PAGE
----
Contrary to the more fantastic predictions for AI in the popular press, the Study Panel found no cause for concern that AI is an imminent threat to humankind. No machines with self-sustaining long-term goals and intent have been developed, nor are they likely to be developed in the near future. Instead, increasingly useful applications of AI, with potentially profound positive impacts on our society and economy are likely to emerge between now and 2030, the period this report considers. At the same time, many of these developments will spur disruptions in how human labor is augmented or replaced by AI, creating new challenges for the economy and society more broadly. Application design and policy decisions made in the near term are likely to have long-lasting influences on the nature and directions of such developments, making it important for AI researchers, developers, social scientists, and policymakers to balance the imperative to innovate with mechanisms to ensure that AI's economic and social benefits are broadly shared across society. If society approaches these technologies primarily with fear and suspicion, missteps that slow AI's development or drive it underground will result, impeding important work on ensuring the safety and reliability of AI technologies. On the other hand, if society approaches AI with a more open mind, the technologies emerging from the field could profoundly transform society for the better in the coming decades.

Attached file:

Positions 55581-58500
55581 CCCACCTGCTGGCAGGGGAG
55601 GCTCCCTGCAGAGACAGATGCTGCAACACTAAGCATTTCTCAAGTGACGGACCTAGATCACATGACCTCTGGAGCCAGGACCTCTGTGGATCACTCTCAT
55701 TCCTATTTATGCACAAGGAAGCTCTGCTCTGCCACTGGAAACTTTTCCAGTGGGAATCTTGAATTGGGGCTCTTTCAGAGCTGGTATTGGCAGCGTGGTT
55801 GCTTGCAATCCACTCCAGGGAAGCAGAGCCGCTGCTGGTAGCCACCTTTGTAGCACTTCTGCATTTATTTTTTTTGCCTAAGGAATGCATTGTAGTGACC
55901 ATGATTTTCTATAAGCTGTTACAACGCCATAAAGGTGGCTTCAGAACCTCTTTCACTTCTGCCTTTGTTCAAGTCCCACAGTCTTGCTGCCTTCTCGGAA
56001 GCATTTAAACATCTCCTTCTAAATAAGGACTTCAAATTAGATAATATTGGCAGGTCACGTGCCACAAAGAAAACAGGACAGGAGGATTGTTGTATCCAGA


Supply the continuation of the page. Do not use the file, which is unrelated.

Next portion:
Study Panel: 

    Peter Stone, Chair, University of Texas at Austin
    Rodney Brooks, Rethink Robotics
    Erik Brynjolfsson, Massachussets Institute of Technology
    Ryan Calo, University of Washington
    Oren Etzioni, Allen Institute for AI
    Greg Hager, Johns Hopkins University
    Julia Hirschberg, Columbia University
    Shivaram Kalyanakrishnan, Indian Institute of Technology Bombay
    Ece Kamar, Microsoft Research
    Sarit Kraus, Bar Ilan University
    Kevin Leyton-Brown, University of British Columbia
    David Parkes, Harvard University
    William Press, University of Texas at Austin
    AnnaLee (Anno) Saxenian, University of California, Berkeley
    Julie Shah, Massachussets Institute of Technology
    Milind Tambe, University of Southern California
    Astro Teller, X

     

     

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    Publicado el 26.9.2018 por Equipo GNOSS

    WatsomApp: Inteligencia artificial para mejorar la convivencia en las aulas

    La empresa española KIO–AI ha desarrollado una herramienta tecnológica, basada en la inteligencia artificial Watson de IBM, para identificar y prevenir casos de acoso escolar. El programa, bautizado como WatsomApp, combina juegos on line y conversaciones con robots humanoides (QBO y Snow) para detectar conflictos en las aulas e identificar a alumnos que pueden estar siendo hostigados y a los posibles acosadores, así como a los líderes y a aquellos que están más aislados y pueden ser más vulnerables.